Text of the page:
I Can’t Stand Food That’s Bland

I Cant Stand Food Thats Bland

Tatum Stellwagen


Covid 19 has caused longer lunch lines at school. This is causing students to wait in line for 10-15 minutes and leading to less time to actually eat. In addition to this, the limited options lead to repetitive lunches.

The cafeteria lines are so long that by the time students get to the front of the line their food is either cold or there’s barely anything left. As well as this, many of the same options are served throughout the week. However, these problems likely stem from the fact that all Greenway students can now get lunch for completely free. “The National School Lunch Program (NSLP) is federally assisted meal program operating in public and non-profit private schools and residential childcare. During the present school year, all students under 18 years of age who attend any of these institutions are receiving  free meals regardless of program eligibility. For this reason, the demand is much greater than the supply (supply chain and manufacturing),” Cafeteria Superintendent Yurina Cortes said

According to Susan Levine’s article “School lunches” in the The Washington Post, the National School Lunch Program is as much a political issue as an educational concern. Cafeteria staff grapple with very different challenges: making cauliflower and beets appealing to 8-year-olds, putting whole grains, a healthy entree, a vegetable, and fresh fruit on a plate for a couple of bucks. There is also the task of hiring good workers when the starting wage may be less than the pay at a big-box store.

“I don’t really care for the lunches, they’re not good quality and they are really bland. One thing they could do is ask the students what they want them to do better,” Freshman Anislie Dunbar said.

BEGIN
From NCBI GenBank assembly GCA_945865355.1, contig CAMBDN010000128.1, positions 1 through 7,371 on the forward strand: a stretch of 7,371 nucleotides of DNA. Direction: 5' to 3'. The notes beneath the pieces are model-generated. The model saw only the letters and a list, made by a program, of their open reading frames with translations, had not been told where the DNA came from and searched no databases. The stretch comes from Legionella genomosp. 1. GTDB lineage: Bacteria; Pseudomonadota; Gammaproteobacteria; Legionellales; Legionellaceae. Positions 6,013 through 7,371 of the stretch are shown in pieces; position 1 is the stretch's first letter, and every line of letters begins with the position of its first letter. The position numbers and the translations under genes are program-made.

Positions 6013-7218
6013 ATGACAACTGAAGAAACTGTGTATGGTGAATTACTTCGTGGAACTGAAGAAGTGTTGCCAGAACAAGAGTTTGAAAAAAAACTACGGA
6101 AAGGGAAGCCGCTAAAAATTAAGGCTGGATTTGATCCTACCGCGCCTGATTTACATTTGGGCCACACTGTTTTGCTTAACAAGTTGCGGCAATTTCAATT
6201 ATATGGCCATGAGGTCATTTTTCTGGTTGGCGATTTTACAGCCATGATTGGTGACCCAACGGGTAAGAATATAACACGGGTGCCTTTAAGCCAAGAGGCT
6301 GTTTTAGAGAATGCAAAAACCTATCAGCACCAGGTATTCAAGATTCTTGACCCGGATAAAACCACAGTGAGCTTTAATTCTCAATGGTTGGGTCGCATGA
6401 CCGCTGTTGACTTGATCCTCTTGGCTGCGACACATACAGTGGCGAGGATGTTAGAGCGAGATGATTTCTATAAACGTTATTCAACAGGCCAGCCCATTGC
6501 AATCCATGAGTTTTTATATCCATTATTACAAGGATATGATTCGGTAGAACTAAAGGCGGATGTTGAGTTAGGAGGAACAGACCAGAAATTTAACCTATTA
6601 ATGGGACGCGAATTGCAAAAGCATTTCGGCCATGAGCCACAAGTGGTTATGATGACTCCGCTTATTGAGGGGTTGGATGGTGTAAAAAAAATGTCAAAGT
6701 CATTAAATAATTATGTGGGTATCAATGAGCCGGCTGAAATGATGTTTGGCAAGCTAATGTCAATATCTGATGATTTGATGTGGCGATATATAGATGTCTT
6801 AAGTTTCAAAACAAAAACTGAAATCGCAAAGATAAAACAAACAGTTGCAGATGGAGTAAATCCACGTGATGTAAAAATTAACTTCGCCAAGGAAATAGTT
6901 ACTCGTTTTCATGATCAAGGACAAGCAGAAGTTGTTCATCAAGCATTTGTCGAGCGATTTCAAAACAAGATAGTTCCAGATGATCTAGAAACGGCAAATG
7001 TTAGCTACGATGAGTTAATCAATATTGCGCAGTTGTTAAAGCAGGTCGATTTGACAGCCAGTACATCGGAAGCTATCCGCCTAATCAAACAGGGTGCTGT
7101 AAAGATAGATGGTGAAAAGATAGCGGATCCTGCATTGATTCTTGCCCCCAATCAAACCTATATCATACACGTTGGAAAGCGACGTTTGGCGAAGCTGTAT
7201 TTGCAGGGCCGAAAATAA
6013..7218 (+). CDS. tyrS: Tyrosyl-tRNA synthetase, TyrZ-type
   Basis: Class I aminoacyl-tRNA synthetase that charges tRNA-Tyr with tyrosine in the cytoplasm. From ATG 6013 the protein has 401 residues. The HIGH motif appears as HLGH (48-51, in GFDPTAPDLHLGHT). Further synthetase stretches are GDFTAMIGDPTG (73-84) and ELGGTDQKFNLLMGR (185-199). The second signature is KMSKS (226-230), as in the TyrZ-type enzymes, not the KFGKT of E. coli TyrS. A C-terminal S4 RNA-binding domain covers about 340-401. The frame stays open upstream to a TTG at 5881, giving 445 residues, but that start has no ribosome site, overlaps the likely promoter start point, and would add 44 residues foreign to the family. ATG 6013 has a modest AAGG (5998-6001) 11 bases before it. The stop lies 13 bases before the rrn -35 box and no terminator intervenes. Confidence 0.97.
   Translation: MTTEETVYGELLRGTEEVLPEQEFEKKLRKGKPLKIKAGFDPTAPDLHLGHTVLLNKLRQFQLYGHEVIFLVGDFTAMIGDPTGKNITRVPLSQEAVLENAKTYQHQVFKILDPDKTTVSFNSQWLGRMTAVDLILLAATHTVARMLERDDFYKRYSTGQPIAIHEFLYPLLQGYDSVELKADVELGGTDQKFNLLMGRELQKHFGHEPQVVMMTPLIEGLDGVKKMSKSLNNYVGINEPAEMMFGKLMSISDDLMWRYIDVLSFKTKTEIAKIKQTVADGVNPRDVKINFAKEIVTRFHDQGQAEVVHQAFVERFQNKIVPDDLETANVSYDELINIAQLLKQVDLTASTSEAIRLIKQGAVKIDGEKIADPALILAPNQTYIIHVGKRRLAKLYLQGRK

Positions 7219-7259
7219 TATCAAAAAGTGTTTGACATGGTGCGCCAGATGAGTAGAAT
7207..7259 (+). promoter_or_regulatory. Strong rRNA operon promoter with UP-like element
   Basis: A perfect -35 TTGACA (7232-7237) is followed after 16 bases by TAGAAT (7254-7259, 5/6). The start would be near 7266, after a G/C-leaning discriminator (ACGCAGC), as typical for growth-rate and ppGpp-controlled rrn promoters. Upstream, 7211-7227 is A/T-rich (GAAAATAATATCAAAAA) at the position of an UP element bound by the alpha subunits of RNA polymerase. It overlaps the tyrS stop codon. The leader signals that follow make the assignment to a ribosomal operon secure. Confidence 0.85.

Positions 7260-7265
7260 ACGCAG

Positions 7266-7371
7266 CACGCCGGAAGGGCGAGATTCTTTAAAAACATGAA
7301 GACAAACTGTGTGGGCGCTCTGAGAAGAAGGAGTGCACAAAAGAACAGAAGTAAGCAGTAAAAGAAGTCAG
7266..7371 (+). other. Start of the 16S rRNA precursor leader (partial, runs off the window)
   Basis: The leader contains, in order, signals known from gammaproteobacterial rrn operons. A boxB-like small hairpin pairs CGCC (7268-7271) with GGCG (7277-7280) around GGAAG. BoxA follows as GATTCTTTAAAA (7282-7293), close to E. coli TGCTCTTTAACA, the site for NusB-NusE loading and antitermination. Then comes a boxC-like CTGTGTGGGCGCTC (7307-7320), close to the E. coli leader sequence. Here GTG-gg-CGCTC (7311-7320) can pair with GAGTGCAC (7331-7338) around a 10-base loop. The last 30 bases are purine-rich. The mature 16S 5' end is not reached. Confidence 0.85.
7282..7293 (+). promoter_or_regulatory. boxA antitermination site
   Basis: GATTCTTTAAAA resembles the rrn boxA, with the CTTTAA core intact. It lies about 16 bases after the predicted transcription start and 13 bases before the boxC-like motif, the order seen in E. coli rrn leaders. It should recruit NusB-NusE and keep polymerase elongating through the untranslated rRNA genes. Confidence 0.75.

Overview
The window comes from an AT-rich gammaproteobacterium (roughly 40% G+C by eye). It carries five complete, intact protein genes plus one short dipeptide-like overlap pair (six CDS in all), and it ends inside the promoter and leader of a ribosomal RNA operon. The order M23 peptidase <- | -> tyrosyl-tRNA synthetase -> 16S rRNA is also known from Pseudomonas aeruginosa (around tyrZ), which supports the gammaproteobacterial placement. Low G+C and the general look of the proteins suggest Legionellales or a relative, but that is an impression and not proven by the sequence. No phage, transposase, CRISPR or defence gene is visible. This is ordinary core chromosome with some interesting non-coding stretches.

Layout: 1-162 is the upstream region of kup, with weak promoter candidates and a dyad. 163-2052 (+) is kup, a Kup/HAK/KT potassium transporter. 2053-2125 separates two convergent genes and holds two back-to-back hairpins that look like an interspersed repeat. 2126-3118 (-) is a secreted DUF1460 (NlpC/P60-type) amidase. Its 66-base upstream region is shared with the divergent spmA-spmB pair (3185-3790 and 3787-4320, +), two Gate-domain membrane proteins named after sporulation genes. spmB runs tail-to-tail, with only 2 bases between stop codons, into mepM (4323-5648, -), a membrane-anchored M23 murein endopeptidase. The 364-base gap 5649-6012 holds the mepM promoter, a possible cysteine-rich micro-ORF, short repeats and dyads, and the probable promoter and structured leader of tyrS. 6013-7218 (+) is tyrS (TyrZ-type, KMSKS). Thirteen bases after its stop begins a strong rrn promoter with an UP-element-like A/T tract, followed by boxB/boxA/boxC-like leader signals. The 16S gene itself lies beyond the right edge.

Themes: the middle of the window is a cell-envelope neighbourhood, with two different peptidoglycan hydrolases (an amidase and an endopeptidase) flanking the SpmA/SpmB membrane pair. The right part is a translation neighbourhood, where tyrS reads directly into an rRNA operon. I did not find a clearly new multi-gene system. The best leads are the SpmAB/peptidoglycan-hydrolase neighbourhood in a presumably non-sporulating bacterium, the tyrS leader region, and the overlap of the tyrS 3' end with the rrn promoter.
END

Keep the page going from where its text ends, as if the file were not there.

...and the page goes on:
According to Susan Levine’s article “School lunches” in the The Washington Post, they asked eight elementary schools across the country to give us a look at what they offer students. We found some mouthwatering menu options- Cuban sandwiches in Tampa, chicken tikka masala in Minneapolis, and a complex juggling act with federal regulations, budget realities, crunched lunch schedules, aging kitchens and cultural sensitivities, to say nothing of picky eaters.

According to Susan Levine’s article “School lunches” in the The Washington Post, this is Bainard’s first year as a kitchen manager at the 314-student school after other positions at the secondary level. She switched because she wanted to work with the younger kids. “There more open to trying things,” in her view, especially if she makes something of a game with her offerings, such as naming a vegetable of the day to introduce something new.

However, the children are not pushovers. That jicama she put out recently, cut into little sticks? “They found it bland,” Bainard admits. She plans to try it again this semester and maybe pair it with hummus for more flavor. She has a full kitchen at her disposal thanks to a major renovation six years ago. She wants to theme some meals based on what’s being taught through Sorensen’s magnet curriculum— another way to expose students to different foods. It’s a goal that Principal Brett DePew enthusiastically supports. “Some kids don’t get that in their own home,” he says.


“The lunches suck, you get the same thing every day, they need to add more options and more sides and fruits,” Sophomore Paola Cruz Ruiz said.

According to Susan Levine’s article “School lunches” in the The Washington Post, beets, kiwi and jicama aren’t the only arrivals for lunch this fall. The school shifted from plastic forks and spoons to real silverware to be more environmentally smart. Ditto is new partitioned plates, which eliminated the need for small plastic cups to keep certain items separate. Ditto bottles of condiments instead of all the even smaller cups in which students used to squirt mustard and ketchup. One change has already been rethought, however. The first week, those bottles were out on the tables with students. That ended quickly. Now they’re under closer supervision at the end of the cafeteria line.